Friday, November 9, 2012

Daddy’s Gone

Two little girls were walking home from church one Sunday morning when the younger one told her sister that she felt like something bad had happened.  When they got home from church that morning, they found out that something terrible had happened.  Their Daddy had died in a hunting accident and it was November 9th, 1947 - 65 years ago today!

Richard hunting a Lynx
Oliver Richard Tannahill was known in his family as Richard.  The Oliver was never mentioned.  He and his sister Olive Rachel (aka Sally) were the youngest of eight children.  The twins were born on April 27, 1912 in Peru, Chautauqua Co., KS.  In the late 1920’s, Richard moved to Lewiston area and graduated from high school and met his future wife.  Richard and Capitola went to Vancouver, WA and married secretly.   In the next several years, he worked at his ranch, transported lumber down from his friend’s mill on McCormick Ridge.  Richard was also one of the mainstays of his family…his siblings and nieces and nephews counted on his support and advice.  He was always a hard worker but he had a special passion and skill for hunting.  Richard would go up to hunting camp and fill his tags that of all of his friends.  He also enjoyed bird hunting.

Richard & Capitola abt 1934
That day began like many Sunday mornings for Richard…he and a friend went out hunting for a few hours.  They were out at Webb Ridge hunting pheasant, when Richard’s friend was startled and his gun discharged.  The shotgun charge hit Richard on the right side of his head and he died instantaneously at 35 years old.  By the time, the two little girls arrived home, their mother, Capitola, had been notified.  I imagine that she must have sat there in the living room in disbelieving shock when she heard the door open that signaled that her two daughters were home.  I never talked to my grandmother about that day – but my mother, Betty, was the younger of those two little girls.  She refused to believe that her Daddy wasn't coming home.  Nothing could convince her…so besides dealing with her own grief, Grandma Cappy had two small children who didn't want to believe that their Daddy was gone.  The coroner and mortician was a friend of the family named Andy Vassar.  He took it upon himself to try and rebuild Richard’s face so his daughters could seem him one more time.  It didn't help my mother much because she simply said that “That isn't my Daddy…that is Uncle Hubert.”

My grandmother kept diaries for many years that are filled will all kinds of anecdotes and stories of her daily activities.  Reading that diary from 1947 is like reading the end first so the events become a prelude to a tragedy.  Just a few days before that Sunday morning accident, Richard had ordered the new family car that would be delivered the next spring.  The night before Richard took his family to see “Stairway to Heaven,” the movie ticket is still in the leather jacket he wore.  On the day of his death, Grandma Cappy simply wrote in her diary…”Oh my darling Richard!”  The next day…she wrote of choosing his coffin and making arrangements.  Then she wrote about the day that she buried him.  Nothing was written in the diary for the rest of the year.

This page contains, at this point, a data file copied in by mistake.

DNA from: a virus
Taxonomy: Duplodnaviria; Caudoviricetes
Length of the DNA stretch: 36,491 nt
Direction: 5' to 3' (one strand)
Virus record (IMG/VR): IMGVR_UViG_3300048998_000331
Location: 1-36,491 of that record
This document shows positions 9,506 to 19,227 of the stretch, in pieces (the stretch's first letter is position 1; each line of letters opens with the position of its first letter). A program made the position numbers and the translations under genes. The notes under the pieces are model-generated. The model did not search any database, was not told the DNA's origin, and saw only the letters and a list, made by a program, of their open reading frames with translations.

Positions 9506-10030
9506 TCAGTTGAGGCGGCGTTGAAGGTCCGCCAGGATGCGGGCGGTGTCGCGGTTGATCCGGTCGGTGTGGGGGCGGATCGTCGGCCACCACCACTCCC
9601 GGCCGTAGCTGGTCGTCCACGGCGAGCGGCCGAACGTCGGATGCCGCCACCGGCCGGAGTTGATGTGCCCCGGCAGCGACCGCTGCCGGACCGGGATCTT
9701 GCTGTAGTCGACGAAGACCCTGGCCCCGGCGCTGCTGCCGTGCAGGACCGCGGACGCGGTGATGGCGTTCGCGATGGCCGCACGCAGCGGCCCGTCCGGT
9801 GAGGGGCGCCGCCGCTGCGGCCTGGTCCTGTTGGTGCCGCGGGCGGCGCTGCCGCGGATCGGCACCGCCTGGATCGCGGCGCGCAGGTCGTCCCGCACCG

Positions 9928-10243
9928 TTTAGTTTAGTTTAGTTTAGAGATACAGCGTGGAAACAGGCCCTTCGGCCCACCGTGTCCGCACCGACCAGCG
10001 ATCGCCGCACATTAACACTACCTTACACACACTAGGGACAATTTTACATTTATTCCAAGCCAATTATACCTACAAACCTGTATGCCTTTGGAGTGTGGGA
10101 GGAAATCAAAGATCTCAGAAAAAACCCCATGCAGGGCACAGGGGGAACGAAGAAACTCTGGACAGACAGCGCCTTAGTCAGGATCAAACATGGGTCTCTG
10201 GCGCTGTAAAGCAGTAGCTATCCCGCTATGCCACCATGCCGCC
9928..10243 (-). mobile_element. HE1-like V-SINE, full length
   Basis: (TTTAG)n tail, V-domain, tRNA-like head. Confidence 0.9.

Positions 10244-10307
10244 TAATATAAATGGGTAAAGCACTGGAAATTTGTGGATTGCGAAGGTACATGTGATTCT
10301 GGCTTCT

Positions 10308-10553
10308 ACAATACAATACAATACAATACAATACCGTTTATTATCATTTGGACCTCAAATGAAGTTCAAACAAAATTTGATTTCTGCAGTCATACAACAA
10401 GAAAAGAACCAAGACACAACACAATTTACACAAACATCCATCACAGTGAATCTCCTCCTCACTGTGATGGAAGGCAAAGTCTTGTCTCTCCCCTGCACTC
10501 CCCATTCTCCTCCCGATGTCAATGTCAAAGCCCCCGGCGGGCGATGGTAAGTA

My mother remembered only pieces about the funeral.  The most vivid memory was being walked away from the cemetery and hearing the creaking of the cables as they were lowering the coffin in the ground.  Some woman pointed out a dandelion to my mother to try and divert her attention.  Mom wasn’t real sure why some lady wanted her to look at the dumb flower.  She told me that she could hear that creaking sound in her dreams from then on.

One of the few pictures of the Richard Tannahill Family -
Cappy, Betty, Richard and Joan
Richard was mourned by many friends and family.  By all accounts, his funeral was well attended and the chapel was overflowing.  Mom remembered some man coming to the door handing money to her mother.  The man told her mother that Richard had loaned him money and he felt that he needed to pay it back.  This happened several times. 

Grandma Cappy both adored her husband and was somewhat exasperated by him.  As hard as he worked…he played almost as hard at both baseball and hunting.  No matter where he was, he could be found with a passel of kids following him around.  My mother had few memories of her father...she remembered being in trouble with her mother and pouting at the table.  Her father sat across from her and slurped up spaghetti to get her to smile.  I've often wondered what my Mom’s family would have been like had her father lived.  On that terrible day, 65 years ago…everything changed in the blink of an eye and suddenly a beloved father and husband was gone forever.

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